Several facilities and institutions at the University of Maryland could expand their driverless vehicle research and testing in 2018 if a proposal under Gov. Larry Hogan's administration is approved.

The state of Maryland submitted a proposal this past December to join a U.S. Department of Transportation program that aims to increase investment in driverless technology, improve its safety and hasten its arrival on roads across the county, wrote Chuck Brown, Maryland Motor Vehicle Administration external affairs manager, in a Dec. 30 email.

State transportation officials are interested in developing a host of safe automatic car technologies, ranging from autopilot features, such as automatic braking and parking assistance, to completely driverless cars that rely on sensors and a central computer to navigate the roads, according to the state's application.

The proposal includes driverless vehicle testing on an area of the I-95 corridor that stretches from the Aberdeen Proving Ground in Harford County to this university's region. Driverless vehicle testing would be conducted on private racetracks before being deployed on public roadways, Brown wrote, adding that the area was chosen because it provides "numerous private testing locations" and unique opportunities for self-driving car testing, such as moving freight in and out of the Port of Baltimore and shuttling passengers at BWI airport.

If the I-95 corridor is selected early this year, this university's Autonomous Vehicle Laboratory, Center for Advanced Transportation Technology Laboratory, Maryland Cybersecurity Center and National Transportation Center could play a role in bringing the driverless vehicles to fruition, according to the application.

The CATT Lab is one of the largest transportation research and development centers in the world, according to the state's application, and includes more than 100 engineers, software developers and researchers. It develops technology and designs software for innovative transportation systems used by both the military and private companies such as Google.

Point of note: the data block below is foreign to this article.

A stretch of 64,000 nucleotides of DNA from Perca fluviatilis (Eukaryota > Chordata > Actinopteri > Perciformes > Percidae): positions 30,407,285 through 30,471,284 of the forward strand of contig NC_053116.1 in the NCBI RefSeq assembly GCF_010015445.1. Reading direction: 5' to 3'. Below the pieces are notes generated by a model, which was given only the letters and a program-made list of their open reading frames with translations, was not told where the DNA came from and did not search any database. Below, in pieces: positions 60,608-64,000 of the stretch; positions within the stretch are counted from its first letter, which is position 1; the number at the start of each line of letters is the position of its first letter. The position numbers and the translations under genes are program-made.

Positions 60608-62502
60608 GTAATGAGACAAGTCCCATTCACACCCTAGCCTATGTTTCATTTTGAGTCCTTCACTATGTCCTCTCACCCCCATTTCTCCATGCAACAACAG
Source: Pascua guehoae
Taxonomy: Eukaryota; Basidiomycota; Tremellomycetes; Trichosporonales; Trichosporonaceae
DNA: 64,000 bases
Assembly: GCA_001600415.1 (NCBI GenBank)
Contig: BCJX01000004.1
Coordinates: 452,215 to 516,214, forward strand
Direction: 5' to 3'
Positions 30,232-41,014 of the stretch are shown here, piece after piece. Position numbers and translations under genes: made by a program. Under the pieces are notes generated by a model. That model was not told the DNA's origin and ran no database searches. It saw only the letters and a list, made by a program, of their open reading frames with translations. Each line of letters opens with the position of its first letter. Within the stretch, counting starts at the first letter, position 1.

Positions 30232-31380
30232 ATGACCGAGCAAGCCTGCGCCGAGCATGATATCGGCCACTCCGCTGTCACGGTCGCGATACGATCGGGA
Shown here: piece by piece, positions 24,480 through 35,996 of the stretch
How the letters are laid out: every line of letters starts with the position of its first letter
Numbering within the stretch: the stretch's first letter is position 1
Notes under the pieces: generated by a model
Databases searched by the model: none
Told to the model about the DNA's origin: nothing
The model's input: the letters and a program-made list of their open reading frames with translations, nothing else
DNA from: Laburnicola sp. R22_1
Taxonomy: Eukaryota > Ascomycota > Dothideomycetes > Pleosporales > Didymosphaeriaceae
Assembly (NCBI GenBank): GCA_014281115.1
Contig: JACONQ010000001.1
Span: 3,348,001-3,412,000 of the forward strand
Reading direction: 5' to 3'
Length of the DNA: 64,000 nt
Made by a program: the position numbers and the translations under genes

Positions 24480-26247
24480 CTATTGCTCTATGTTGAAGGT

The lab is currently working on data feeds that provide access to real-time accident reports, weather and traffic conditions that could be used to both assist autonomous vehicles' technology and collect data on how well they are performing, said Mark Franz, a CATT Lab research assistant, on Thursday.

The lab is also developing mobile apps that could allow cars to communicate with one another. This, along with further research if the state's application is approved, could make autonomous vehicle technology more affordable for everyday consumers, Franz said.

"Connected automated vehicles are … the future of the highway," Franz said. "The challenge right now is the affordability of these technologies and making these available to civilians and the general public. … [We need] state agencies to have regulations for these technologies so that people are able to trust in them and operate their vehicle safely."

Because driverless vehicles rely on wireless communication, hackers could potentially break into the system and cause crashes or communication issues, Franz said. In response, the CATT Lab is currently partnering with the Maryland Cyber Security Center and the National Transportation Center to work on strengthening cybersecurity in autonomous vehicles, according to the application.